Small businesses join national effort to support NHS
As Coronavirus presents UK start-ups with a challenge they could never have planned for, business owners are actively adapting their services to help NHS frontline workers.
Shops closing, customers in lockdown and furloughing staff are among the many threats business owners are currently facing just to keep their companies afloat.
But despite these challenges, many small business owners are still making sacrifices to support NHS frontline workers.
Lauren and Mark Taylor, the co-founders of Kokoso Baby Skincare, a natural baby-care brand set up in 2014 with the help of a £10,000 Start-Up Loan, are among those who have adapted their business to help frontline staff.
After launching their new baby lotion during the pandemic and realising it doubled as a moisturising hand cream, husband and wife duo Lauren and Mark decided to offer a ‘buy one, gift one’ initiative. For every purchase made on their website, they sent NHS frontline workers a bottle free of charge to soothe their hands after regular washing.
Determined to do even more to help, the pair went on to purchase respirator face masks from one of their partner suppliers. As well as selling these on their website to boost the business, Lauren and Mark have also donated hundreds to charities working with vulnerable members of the community.
“Schools shutting has added enormous pressure to the business, but we are incredibly grateful that our products are still in demand. We wanted to give back to those less fortunate than ourselves in any way we could think of and are amazed at the positive response so far,” Lauren said.
Another business owner adapting their services is Lori Fitzgerald, founder of The Therapy Den, a psychotherapy and women’s counselling service set up in 2010 with the help of a £5,000 Start-Up Loan.
After witnessing heightened anxiety as a result of the pandemic among her clients, Lori was conscious of the psychological burden on NHS frontline workers and decided to offer them online therapy sessions, free of charge.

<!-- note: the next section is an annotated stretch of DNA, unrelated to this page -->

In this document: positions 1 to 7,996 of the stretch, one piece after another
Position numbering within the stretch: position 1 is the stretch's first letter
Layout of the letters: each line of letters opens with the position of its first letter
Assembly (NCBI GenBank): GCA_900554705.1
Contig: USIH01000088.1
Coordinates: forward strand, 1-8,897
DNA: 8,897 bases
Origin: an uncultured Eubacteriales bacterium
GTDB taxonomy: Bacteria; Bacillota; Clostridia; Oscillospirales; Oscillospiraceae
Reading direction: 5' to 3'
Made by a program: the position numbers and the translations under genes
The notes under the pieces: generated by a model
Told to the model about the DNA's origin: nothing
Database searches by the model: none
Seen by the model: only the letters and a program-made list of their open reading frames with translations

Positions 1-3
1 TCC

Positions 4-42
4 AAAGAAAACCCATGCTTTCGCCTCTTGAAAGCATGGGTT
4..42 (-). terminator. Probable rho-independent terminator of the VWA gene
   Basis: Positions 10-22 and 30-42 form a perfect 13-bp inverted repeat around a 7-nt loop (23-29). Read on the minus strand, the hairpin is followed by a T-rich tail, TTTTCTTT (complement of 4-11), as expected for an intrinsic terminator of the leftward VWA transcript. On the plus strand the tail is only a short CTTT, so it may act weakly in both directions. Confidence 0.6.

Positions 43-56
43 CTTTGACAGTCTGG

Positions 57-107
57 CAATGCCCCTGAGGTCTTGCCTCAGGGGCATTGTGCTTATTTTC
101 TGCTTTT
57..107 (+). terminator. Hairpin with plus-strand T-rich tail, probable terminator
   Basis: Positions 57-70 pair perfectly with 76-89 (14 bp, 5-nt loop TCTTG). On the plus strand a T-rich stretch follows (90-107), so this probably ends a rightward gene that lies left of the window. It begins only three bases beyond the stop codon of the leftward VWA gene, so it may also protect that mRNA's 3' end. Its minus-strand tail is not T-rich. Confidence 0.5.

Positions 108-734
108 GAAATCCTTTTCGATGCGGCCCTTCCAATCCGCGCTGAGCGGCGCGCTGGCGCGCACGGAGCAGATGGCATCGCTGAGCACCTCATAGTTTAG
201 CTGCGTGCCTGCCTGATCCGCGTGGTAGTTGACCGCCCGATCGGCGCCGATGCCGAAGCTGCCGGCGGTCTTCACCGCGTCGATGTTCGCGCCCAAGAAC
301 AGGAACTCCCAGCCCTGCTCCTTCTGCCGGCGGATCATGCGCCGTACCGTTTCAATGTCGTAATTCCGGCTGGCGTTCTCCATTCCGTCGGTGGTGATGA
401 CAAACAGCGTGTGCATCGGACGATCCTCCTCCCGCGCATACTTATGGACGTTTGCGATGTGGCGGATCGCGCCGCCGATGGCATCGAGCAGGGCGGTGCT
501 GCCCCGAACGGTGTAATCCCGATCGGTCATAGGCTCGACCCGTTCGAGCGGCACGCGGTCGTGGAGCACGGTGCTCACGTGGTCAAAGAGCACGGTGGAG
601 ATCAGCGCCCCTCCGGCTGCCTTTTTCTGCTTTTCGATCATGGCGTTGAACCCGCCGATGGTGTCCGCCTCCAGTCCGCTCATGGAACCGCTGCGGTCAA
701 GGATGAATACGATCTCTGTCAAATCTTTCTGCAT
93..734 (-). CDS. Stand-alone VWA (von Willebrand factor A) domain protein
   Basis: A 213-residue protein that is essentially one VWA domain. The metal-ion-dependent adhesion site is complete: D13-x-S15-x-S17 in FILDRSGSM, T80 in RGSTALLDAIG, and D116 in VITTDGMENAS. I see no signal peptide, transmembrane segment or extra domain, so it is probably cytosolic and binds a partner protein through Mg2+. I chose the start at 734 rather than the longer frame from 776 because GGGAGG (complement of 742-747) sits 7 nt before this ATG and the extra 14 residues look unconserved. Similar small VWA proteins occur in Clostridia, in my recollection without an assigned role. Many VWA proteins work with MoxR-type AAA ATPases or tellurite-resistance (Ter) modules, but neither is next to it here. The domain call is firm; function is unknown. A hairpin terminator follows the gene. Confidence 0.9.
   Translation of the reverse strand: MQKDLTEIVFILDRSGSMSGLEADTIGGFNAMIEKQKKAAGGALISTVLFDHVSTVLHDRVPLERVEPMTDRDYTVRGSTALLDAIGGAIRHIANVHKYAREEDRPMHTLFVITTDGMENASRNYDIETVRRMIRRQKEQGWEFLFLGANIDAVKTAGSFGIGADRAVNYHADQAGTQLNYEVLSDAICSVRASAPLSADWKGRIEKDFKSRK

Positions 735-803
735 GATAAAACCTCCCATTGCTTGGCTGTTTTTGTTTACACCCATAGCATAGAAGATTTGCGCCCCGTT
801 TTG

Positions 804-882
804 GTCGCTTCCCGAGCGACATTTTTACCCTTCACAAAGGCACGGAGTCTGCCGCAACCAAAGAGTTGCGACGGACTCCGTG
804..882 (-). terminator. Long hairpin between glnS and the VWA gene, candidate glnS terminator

“I wanted to give back to those selflessly risking their lives during these difficult times. Knowing I’ve been able to help frontline workers cope with the psychological burden they’re carrying as a result of the pandemic has made a real difference to my outlook on the business.”, she said.
Richard Bearman, the Managing Director of Start Up Loans, said: “During these unprecedented times we are conscious that small business owners across the UK are struggling and having to adapt quickly. To see such selflessness and ingenuity from those helping frontline staff when they’re facing significant challenges themselves is incredibly humbling. We urge everyone to support small businesses, as their contribution to our society becomes more important than ever.”
Start Up Loans is continuing to provide support to business owners through its network of delivery partners. Second loans are also still available for those needing financial assistance to help them get through this very difficult economic period.
It has also published a series of guides on important areas of business including social media, marketing and SEO. The guides are designed to ensure business owners, existing and new, have all the resources they need to build and grow a successful business.
Start Up Loans was established in 2012 to help people - wherever they are in the UK and whatever their background - to achieve their ambitions of starting their own business.
It provides fixed-interest loans of between £500 and £25,000 to aspiring business owners, many of whom might otherwise struggle to secure finance.